A collaboration of researchers between Massachusetts Institute of Technology (MIT) and Harvard Medical School has resulted in the development of highly flexible and stretchable optical fibre for use in biomedical implants within the human body.
The fibre can be used to measure strain, detect signs of disease, or directly treat cells in the human body, especially in the brain. The optical fibre is based on hydrogel, a material made up mostly out of water.
The implants are long lasting and can remain within the human body for extended periods of time. One of the major use case scenario is in a field of medical science known as optogenetics. Here, pulses of light are used to directly activate cells, especially neurons in the human brain. Very thin needle like fibers are used for this purpose. The brain is made up of jelly like material that can be easily damaged by stiff optical fibers. The flexible fiber can allow for therapy over longer durations of time.
Xuanhe Zhao, the Robert N. Noyce Career Development Associate Professor in MIT’s Department of Mechanical Engineering says, “The brain is like a bowl of Jell-O, whereas these fibers are like glass — very rigid, which can possibly damage brain tissues. If these fibers could match the flexibility and softness of
the brain, they could provide long-term more effective stimulation and therapy.”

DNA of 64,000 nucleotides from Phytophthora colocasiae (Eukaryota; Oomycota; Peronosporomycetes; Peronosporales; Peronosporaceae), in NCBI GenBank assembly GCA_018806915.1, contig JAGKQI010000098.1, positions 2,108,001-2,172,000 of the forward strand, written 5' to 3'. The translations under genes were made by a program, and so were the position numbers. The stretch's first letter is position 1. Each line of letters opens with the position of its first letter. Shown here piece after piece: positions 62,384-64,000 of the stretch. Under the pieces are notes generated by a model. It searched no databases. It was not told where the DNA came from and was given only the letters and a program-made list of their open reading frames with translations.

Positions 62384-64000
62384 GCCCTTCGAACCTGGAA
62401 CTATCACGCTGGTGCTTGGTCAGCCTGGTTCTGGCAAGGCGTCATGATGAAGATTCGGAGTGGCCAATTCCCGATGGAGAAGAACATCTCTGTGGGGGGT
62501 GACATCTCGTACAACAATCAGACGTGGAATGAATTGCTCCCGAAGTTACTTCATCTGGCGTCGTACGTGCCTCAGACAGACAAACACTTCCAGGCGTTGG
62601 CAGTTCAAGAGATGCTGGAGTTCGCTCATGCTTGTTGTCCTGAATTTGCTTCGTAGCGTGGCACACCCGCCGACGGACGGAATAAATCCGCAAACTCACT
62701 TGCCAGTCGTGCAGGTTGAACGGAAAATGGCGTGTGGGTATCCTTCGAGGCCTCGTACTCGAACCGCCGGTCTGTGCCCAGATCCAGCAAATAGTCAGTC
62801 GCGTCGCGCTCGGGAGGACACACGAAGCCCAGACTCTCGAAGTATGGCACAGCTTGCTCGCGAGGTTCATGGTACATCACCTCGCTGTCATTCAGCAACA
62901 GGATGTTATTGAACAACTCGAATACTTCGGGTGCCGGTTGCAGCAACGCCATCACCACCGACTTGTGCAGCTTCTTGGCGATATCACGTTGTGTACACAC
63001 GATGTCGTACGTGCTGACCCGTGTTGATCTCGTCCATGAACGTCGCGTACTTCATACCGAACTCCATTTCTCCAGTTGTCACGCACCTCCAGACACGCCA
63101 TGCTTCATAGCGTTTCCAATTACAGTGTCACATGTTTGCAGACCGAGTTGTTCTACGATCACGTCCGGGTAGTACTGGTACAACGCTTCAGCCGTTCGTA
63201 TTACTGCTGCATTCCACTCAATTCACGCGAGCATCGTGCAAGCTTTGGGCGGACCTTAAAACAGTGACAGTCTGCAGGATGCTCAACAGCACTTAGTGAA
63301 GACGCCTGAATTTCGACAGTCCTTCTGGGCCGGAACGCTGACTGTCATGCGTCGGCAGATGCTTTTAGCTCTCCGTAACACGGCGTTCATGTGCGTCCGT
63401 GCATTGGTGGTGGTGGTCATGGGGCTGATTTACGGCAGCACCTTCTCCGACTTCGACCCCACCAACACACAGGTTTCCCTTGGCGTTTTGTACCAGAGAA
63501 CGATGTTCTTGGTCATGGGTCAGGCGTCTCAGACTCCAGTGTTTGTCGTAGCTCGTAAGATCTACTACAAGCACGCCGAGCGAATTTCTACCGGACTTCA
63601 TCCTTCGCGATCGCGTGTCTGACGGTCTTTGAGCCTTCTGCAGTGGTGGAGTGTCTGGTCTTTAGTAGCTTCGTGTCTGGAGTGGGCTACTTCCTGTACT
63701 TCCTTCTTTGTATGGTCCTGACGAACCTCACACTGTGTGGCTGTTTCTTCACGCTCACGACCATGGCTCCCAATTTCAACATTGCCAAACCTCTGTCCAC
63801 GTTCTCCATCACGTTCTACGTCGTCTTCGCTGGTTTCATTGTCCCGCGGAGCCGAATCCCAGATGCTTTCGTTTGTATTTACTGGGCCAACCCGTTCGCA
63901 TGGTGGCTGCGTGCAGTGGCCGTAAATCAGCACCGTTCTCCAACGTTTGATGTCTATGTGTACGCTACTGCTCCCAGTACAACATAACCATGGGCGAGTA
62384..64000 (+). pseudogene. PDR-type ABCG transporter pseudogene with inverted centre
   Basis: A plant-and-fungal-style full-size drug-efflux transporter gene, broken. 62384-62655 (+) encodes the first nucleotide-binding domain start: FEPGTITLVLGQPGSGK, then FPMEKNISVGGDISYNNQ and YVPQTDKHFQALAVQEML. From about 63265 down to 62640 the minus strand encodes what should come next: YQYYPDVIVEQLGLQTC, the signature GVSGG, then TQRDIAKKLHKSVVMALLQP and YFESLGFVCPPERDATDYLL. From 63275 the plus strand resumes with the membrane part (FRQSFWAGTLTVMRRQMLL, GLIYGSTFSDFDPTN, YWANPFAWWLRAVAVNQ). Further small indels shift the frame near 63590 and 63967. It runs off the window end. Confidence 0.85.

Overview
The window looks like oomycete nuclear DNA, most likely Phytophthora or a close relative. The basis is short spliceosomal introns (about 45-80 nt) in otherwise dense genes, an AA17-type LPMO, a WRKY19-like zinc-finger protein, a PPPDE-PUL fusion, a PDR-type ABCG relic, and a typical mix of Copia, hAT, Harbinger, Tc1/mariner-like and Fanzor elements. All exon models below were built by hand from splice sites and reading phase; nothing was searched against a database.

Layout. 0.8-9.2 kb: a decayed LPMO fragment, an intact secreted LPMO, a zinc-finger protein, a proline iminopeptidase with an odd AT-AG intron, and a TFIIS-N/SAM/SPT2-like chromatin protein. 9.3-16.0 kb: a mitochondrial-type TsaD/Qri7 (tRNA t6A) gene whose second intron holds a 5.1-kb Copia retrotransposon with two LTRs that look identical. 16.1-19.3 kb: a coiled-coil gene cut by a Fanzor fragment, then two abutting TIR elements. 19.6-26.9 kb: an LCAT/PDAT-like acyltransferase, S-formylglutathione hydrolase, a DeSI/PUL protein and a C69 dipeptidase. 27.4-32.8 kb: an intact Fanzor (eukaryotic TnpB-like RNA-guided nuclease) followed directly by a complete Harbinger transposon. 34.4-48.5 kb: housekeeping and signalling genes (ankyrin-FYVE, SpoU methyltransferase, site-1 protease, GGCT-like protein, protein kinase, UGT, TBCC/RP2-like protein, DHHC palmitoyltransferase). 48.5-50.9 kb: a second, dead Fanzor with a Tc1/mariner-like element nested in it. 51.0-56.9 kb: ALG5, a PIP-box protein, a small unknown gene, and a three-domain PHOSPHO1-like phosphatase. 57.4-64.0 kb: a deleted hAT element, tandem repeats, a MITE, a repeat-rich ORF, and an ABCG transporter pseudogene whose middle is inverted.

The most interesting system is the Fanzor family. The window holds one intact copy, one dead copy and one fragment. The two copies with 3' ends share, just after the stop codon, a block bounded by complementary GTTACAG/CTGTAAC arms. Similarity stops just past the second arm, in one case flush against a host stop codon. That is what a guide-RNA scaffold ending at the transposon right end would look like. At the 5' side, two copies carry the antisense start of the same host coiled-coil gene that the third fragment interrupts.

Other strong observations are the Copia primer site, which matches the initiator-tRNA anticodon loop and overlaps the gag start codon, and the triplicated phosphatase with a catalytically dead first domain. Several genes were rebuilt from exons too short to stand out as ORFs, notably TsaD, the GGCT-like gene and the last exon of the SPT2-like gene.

Previously, the bio-optics group at Harvard Medical School had developed hydrogel based optical fibers for this purpose. However, these fibers would snap when stretched or bent. The team from MIT collaborated with the team from Harvard, to try out various recipes for improving the fiber. A design was jointly developed that allows the fibers to stretch over seven times their original length, without any fading away of the light being transmitted.
Apart from brain implants, there are other use cases for the newly developed fibers. If the fiber is filled with dyes of various colours along the length, and implanted within limbs, medical professionals can analyse light shown through the fibers for signs of improvement or deterioration in the condition of the limb under treatment. As the fiber stretches or contracts in different regions, the signature of the light that emerges changes. Another use case is the embedded fiber in the human body lights up like a notification beacon at the signs of disease.